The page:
By 1989, though, I had left Dallas far behind.  Who knew that Dallas ran until 1991?  Certainly not me.  And we had unknowingly named our sweet little daughter the same name as some wanton, scheming Dallas character?  Fortunately, Dallas ended soon afterward, and that connection seemed to fade from people’s memories.  Or maybe not.

Time passed and our daughter’s unique name once again seemed like a good choice.  Then in 2009, her name almost earned her a trip to the slammer, just like some character on Dallas.

One October evening, there was a knock at our front door.  I found two policemen, looking very serious, standing on the porch.  They didn’t seem friendly, and they were asking for our daughter.  What?  Why?  By this time, my husband had joined me at the door.  We told them that she was in Ireland (it was her study abroad semester).  “Are you sure?”  “How do you know she’s in Ireland?”  What?  Of course I’m sure.  I flew over there with her and left her at uni.  Further questioning ensued.  “Does she know a man named ‘Mexican Mike’?”  What?  I don’t know; I don’t think so.  We were sternly informed that this is a very serious situation.  Ok, but what the heck is going on?  To say we were confused would be an understatement.   

When the two officers were finally convinced that we (honest-looking souls that we are) were telling the truth, one of them spoke into the walkie-talkie clipped to his shoulder.  “Ok, you can stand down.”  WHAT???  It was about this time that I noticed that the cops were wearing bulletproof vests.  Out there in the dark yard, our house had been surrounded by armed policemen.  Armed policemen who wanted to take our daughter away.  Are you kidding me?  One officer relaxed enough to tell us that something very serious had happened downstate and that they had word that our daughter was involved.  Did someone steal her identity?  What the heck is going on???  The officer promised to call us later.

File:Handcuffs01 2003-06-02.jpg
photo courtesy of WikiMedia Commons
Here is what had happened.  There had been a double homicide in downstate Illinois.  Neighbors of the victims fingered a young couple.  They didn’t know the girl’s last name, but they knew her very unusual first name.  A name given to fewer than three people per million in the United States.  The witnesses were then shown DMV photos of girls with that first name.  The witnesses picked out our daughter’s photo.  We all know DMV photos are notoriously bad, but our daughter did bear a passing resemblance to the girl the police sought.  Based on that erroneous positive ID, the police had come to arrest her, and were clearly prepared for a shoot-out if necessary.  I was incredibly grateful that our daughter was almost 4,000 miles away.  Of course, it would have been straightened out, but not before she had been taken into custody and questioned, perhaps none too gently.  After all, two people were dead, and our girl had been positively identified as one of the murderers.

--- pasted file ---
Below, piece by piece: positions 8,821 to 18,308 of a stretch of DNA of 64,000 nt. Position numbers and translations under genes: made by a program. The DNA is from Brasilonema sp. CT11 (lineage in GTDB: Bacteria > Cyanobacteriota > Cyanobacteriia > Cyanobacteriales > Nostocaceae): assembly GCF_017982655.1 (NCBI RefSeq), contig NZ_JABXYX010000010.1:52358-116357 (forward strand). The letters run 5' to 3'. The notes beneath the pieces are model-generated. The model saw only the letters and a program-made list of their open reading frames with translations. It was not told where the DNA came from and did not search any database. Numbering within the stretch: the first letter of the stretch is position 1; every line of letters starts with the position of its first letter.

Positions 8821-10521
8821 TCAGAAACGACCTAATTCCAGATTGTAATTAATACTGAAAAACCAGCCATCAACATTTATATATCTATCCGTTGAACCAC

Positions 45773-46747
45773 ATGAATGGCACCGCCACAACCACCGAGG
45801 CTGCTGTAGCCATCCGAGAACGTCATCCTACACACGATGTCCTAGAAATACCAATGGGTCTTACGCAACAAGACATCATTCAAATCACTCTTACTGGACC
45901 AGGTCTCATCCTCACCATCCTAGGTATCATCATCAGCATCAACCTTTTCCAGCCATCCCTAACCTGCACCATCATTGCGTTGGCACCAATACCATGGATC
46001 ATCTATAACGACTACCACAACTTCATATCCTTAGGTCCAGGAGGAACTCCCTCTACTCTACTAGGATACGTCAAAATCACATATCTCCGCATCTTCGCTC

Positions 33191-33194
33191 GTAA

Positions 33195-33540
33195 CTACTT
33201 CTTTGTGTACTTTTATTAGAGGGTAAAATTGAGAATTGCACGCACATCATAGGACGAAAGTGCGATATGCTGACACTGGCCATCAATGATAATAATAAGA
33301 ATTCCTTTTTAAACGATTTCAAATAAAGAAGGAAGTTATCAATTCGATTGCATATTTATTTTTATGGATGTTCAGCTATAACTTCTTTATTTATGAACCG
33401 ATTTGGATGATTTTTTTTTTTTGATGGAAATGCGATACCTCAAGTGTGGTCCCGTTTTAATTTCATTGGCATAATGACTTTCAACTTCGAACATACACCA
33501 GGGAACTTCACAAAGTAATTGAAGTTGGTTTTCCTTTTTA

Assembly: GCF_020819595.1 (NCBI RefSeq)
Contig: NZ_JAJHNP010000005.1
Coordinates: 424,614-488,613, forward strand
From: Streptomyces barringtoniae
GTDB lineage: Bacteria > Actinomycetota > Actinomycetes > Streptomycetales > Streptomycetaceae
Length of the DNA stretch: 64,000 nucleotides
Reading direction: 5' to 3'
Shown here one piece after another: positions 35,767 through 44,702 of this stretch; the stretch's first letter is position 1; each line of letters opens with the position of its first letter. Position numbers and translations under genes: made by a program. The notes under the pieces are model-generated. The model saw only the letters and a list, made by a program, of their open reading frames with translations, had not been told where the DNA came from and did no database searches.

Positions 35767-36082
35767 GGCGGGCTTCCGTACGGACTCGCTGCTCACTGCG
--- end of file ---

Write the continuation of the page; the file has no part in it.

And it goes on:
So what’s in a name?  I don’t know, but I don’t think the same thing would have happened to an Ashley or a Jessica.

Wednesday, February 8, 2012

Bathroom Renovation Update

Back in August I shared the tale of our bathroom remodel and then in December gave you an update on the status of the space below the bathroom, the butler's pantry, which finally had a ceiling after some six months of going topless. Today I am ready to reveal the finished bathroom.  This tiny little space (only four feet wide) has again become my husband's bathroom.  He picked all the materials and did the tiling himself.  Almost everything is white -- white tile, white walls, white towels.  I think that made his choices easier!  He is coming around to the idea of a colorful rug, though, and he plans to hang some artwork to the left of the sink but hasn't quite gotten around to it yet.  Still, he is so happy with the results.  He now has a real shower in place of the weird half-sized tub shower that used to be next to the window.  It certainly won't make the pages of House Beautiful, but it is way more functional than it used to be and it works for him.  Plus there's a real sense of accomplishment in a DIY.

bare bones in July

finished in January, taken from inside the shower (yeah, it's a small room)

Tuesday, February 7, 2012

Slow Cooker Chicken Cacciatore

Winter returned to our corner of the Midwest with a cold blast this week.  Here's a chicken cacciatore recipe to warm you up on chilly nights.

This dish is an Emeril Lagasse recipe that I have slightly modified.  It is not hard to prepare, but does require some time on the front end.  Once it is in the crock pot, though, you are home free.  Lagasse recommends serving this over pasta, but we most often serve it over brown rice at our house.

The recipe calls for bone-in, skin-on chicken thighs.  To save calories, you can substitute chicken breasts or use skinless thighs.  The flavor, however, will not be as rich.  I have tried both, and always come back to bone-in, skin-on thighs.  I do trim off excess skin and fat before cooking.

Crock Pot Chicken Cacciatore

Adapted from Emeril Lagasse

8 chicken thighs, bone-in, skin on
Salt and freshly ground pepper to taste
1 1/2 teaspoons Emeril’s Original Essence (recipe follows)
1/4 cup plus 2 tablespoons flour
2 tablespoons olive oil
2 large yellow onions, sliced
1/8 – 1/4 teaspoon red pepper flakes
2-3 tablespoons minced garlic (can slice or chop for larger chunks if desired)